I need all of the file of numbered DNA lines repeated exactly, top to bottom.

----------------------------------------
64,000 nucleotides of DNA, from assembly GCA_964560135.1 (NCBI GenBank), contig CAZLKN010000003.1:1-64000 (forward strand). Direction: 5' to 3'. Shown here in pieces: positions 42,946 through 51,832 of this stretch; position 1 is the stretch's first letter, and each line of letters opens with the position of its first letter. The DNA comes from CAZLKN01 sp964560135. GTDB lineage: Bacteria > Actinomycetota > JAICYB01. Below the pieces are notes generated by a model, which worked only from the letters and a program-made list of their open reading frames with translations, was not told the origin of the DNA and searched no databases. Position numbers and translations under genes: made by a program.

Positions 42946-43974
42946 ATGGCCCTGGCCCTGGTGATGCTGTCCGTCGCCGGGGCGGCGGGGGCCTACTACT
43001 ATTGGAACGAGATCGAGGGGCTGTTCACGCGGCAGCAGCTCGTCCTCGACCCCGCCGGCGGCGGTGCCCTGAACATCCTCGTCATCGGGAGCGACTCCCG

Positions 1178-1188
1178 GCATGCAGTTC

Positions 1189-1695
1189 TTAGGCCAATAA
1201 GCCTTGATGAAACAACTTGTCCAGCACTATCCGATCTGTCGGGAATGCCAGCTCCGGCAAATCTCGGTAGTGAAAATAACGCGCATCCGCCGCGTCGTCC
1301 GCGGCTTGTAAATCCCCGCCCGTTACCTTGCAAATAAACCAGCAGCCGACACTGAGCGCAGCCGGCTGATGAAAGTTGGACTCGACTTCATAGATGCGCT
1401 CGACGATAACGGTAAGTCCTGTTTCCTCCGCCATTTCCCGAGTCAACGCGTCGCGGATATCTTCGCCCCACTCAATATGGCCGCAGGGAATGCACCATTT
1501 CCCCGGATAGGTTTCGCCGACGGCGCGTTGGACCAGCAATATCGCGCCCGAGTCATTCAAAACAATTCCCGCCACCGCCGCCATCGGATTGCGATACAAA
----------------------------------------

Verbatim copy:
64,000 nucleotides of DNA, from assembly GCA_964560135.1 (NCBI GenBank), contig CAZLKN010000003.1:1-64000 (forward strand). Direction: 5' to 3'. Shown here in pieces: positions 42,946 through 51,832 of this stretch; position 1 is the stretch's first letter, and each line of letters opens with the position of its first letter. The DNA comes from CAZLKN01 sp964560135. GTDB lineage: Bacteria > Actinomycetota > JAICYB01. Below the pieces are notes generated by a model, which worked only from the letters and a program-made list of their open reading frames with translations, was not told the origin of the DNA and searched no databases. Position numbers and translations under genes: made by a program.

Positions 42946-43974
42946 ATGGCCCTGGCCCTGGTGATGCTGTCCGTCGCCGGGGCGGCGGGGGCCTACTACT
43001 ATTGGAACGAGATCGAGGGGCTGTTCACGCGGCAGCAGCTCGTCCTCGACCCCGCCGGCGGCGGTGCCCTGAACATCCTCGTCATCGGGAGCGACTCCCG

Positions 1178-1188
1178 GCATGCAGTTC

Positions 1189-1695
1189 TTAGGCCAATAA
1201 GCCTTGATGAAACAACTTGTCCAGCACTATCCGATCTGTCGGGAATGCCAGCTCCGGCAAATCTCGGTAGTGAAAATAACGCGCATCCGCCGCGTCGTCC
1301 GCGGCTTGTAAATCCCCGCCCGTTACCTTGCAAATAAACCAGCAGCCGACACTGAGCGCAGCCGGCTGATGAAAGTTGGACTCGACTTCATAGATGCGCT
1401 CGACGATAACGGTAAGTCCTGTTTCCTCCGCCATTTCCCGAGTCAACGCGTCGCGGATATCTTCGCCCCACTCAATATGGCCGCAGGGAATGCACCATTT
1501 CCCCGGATAGGTTTCGCCGACGGCGCGTTGGACCAGCAATATCGCGCCCGAGTCATTCAAAACAATTCCCGCCACCGCCGCCATCGGATTGCGATACAAA